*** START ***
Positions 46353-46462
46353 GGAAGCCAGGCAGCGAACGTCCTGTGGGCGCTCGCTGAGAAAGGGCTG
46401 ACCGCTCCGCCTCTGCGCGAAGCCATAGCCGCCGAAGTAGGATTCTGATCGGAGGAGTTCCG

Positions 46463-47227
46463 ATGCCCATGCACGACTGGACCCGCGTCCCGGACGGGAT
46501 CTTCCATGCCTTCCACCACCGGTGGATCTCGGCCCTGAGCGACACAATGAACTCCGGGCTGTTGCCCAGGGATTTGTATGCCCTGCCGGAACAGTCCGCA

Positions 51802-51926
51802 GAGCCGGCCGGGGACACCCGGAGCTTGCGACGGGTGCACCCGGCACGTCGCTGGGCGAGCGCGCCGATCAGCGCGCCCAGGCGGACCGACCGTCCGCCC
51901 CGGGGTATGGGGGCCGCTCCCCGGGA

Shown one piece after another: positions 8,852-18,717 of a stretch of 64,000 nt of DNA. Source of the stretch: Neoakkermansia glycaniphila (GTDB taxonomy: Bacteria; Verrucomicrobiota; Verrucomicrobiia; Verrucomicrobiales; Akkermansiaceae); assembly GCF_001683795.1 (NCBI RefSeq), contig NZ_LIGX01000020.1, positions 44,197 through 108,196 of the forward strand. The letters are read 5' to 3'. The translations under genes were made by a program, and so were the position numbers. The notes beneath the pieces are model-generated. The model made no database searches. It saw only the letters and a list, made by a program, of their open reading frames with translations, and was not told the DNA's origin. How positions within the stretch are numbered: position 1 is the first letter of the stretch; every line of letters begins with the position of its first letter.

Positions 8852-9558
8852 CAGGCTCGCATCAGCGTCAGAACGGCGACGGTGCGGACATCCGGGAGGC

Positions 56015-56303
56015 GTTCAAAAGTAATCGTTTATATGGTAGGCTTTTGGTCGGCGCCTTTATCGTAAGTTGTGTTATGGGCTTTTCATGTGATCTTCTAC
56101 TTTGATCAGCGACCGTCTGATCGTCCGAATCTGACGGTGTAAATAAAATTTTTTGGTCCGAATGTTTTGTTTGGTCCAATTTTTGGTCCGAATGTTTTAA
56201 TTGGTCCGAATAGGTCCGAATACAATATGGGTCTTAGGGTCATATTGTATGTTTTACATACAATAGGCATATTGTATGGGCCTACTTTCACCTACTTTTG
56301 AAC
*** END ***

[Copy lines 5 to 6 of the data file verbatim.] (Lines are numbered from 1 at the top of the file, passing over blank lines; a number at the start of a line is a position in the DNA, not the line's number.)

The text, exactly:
46463 ATGCCCATGCACGACTGGACCCGCGTCCCGGACGGGAT
46501 CTTCCATGCCTTCCACCACCGGTGGATCTCGGCCCTGAGCGACACAATGAACTCCGGGCTGTTGCCCAGGGATTTGTATGCCCTGCCGGAACAGTCCGCA